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Research Paper

Two-Dimensional Modeling of Nanomechanical Strains in Healthy and Diseased Single-Cells During Microfluidic Stress Applications

[+] Author and Article Information
Zachary D. Wilson

Reparative Bioengineering Laboratory, Department of Mechanical and Materials Engineering, Portland State University, Portland, OR 97207

Sean S. Kohles1

Reparative Bioengineering Laboratory, Department of Mechanical and Materials Engineering, Portland State University, Portland, OR 97207; Department of Surgery, Oregon Health & Science University, Portland, OR 97239kohles@cecs.pdx.edu

1

Corresponding author.

J. Nanotechnol. Eng. Med 1(2), 021005 (May 05, 2010) (6 pages) doi:10.1115/1.4001309 History: Received January 29, 2010; Revised February 12, 2010; Published May 05, 2010; Online May 05, 2010

Investigations in cellular and molecular engineering have explored the impact of nanotechnology and the potential for monitoring and control of human diseases. In a recent analysis, the dynamic fluid-induced stresses were characterized during microfluidic applications of an instrument with nanometer and picoNewton resolution as developed for single-cell biomechanics (Kohles, S. S., Nève, N., Zimmerman, J. D., and Tretheway, D. C., 2009, “Stress Analysis of Microfluidic Environments Designed for Isolated Biological Cell Investigations,” ASME J. Biomech. Eng., 131(12), p. 121006). The results described the limited stress levels available in laminar, creeping-flow environments, as well as the qualitative cellular strain response to such stress applications. In this study, we present a two-dimensional computational model exploring the physical application of normal and shear stress profiles (with 0.1, 1.0, and 10.0 Pa peak amplitudes) potentially available within uniform and extensional flow states. The corresponding cellular strains and strain patterns were determined within cells modeled with healthy and diseased mechanical properties (5.0–0.1 kPa moduli, respectively). Strain energy density results integrated over the volume of the planar section indicated a strong mechanical sensitivity involving cells with disease-like properties. In addition, ex vivo microfluidic environments creating in vivo stress states would require freestream flow velocities of 2–7 mm/s. Knowledge of the nanomechanical stresses-strains necessary to illicit a biologic response in the cytoskeleton and cellular membrane will ultimately lead to refined mechanotransduction relationships.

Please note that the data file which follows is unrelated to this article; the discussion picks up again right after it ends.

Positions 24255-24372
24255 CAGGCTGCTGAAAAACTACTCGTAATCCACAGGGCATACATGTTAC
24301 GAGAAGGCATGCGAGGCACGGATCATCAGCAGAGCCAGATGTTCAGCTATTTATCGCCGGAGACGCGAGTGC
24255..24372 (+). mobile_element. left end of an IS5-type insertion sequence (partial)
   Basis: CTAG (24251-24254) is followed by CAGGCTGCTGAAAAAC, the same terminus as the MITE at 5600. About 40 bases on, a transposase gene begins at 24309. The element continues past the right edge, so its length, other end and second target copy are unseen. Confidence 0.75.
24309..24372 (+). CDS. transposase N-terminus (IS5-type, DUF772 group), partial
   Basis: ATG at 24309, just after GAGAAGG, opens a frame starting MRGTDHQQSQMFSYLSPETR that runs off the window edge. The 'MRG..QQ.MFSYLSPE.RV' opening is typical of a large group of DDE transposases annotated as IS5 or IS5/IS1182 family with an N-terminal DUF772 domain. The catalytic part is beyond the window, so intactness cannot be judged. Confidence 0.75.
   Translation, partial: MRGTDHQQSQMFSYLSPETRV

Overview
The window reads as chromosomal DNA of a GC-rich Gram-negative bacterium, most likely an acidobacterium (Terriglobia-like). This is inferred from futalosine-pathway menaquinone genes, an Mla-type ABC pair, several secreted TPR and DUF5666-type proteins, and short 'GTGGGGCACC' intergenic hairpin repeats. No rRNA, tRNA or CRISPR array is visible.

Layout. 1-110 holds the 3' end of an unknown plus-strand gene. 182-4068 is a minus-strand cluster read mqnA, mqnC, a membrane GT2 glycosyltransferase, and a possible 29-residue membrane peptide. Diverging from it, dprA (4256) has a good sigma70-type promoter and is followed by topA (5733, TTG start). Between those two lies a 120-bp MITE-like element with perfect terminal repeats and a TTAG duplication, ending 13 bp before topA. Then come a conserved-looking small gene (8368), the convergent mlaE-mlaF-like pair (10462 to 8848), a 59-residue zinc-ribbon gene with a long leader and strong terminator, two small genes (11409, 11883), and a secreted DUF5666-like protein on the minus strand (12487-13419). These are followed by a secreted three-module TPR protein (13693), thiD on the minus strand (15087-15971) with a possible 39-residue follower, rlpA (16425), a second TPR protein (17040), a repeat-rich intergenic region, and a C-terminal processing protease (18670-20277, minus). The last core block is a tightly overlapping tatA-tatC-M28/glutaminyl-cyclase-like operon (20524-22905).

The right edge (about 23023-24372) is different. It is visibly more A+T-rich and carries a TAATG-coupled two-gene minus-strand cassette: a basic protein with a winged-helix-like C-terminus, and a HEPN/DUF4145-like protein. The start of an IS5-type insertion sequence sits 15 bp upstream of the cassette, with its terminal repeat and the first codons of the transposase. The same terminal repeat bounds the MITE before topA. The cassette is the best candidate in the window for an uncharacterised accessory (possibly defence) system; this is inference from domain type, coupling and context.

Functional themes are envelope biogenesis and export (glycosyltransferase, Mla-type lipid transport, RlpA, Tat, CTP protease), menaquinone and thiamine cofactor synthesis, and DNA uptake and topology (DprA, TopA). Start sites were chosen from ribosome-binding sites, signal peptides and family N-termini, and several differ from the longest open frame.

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Copyright © 2010 by American Society of Mechanical Engineers
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Figures

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Figure 4

The relationship between SED integrated over the cell’s sectioned volume due to a range of cellular elastic moduli. Applied extensional and uniform stress conditions with (a) 0.1 Pa, (b) 1.0 Pa, and (c) 10.0 Pa in amplitude are shown. For each order of magnitude increase in applied stress, the integrated SED increases by two orders of magnitude with similar curve shapes.

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Figure 3

Strain superposition within a modeled cellular section (20 μm diameter with a 0.5 kPa modulus) due to the applied hydrodynamic stresses (1.0 Pa amplitude) potentially available in straight or open (a, b, c sequence) and cross-junction (d, e, f sequence) microfluidic channel configurations. Normal stress-induced strains in tension or compression (a and d) plus shear-induced strains (b and e) equals the total cellular strain state (c and f), where arrow length represents magnitude.

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Figure 2

Modeled stress patterns applied to suspended cells in microfluidic environments of (a) uniform and (b) extensional flows with peak stresses similar to monolayer studies (∼1 Pa). Previous experimental creeping laminar flows in these environments created stress patterns with peak values approximately two orders of magnitude lower (∼70 mPa). The planar polar coordinates (r=1.0 a and θ) are defined in the x-y plane at z=0.

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Figure 1

Schematics of the microchannel arrangements creating (a) uniform and (b) extensional flow states (10)

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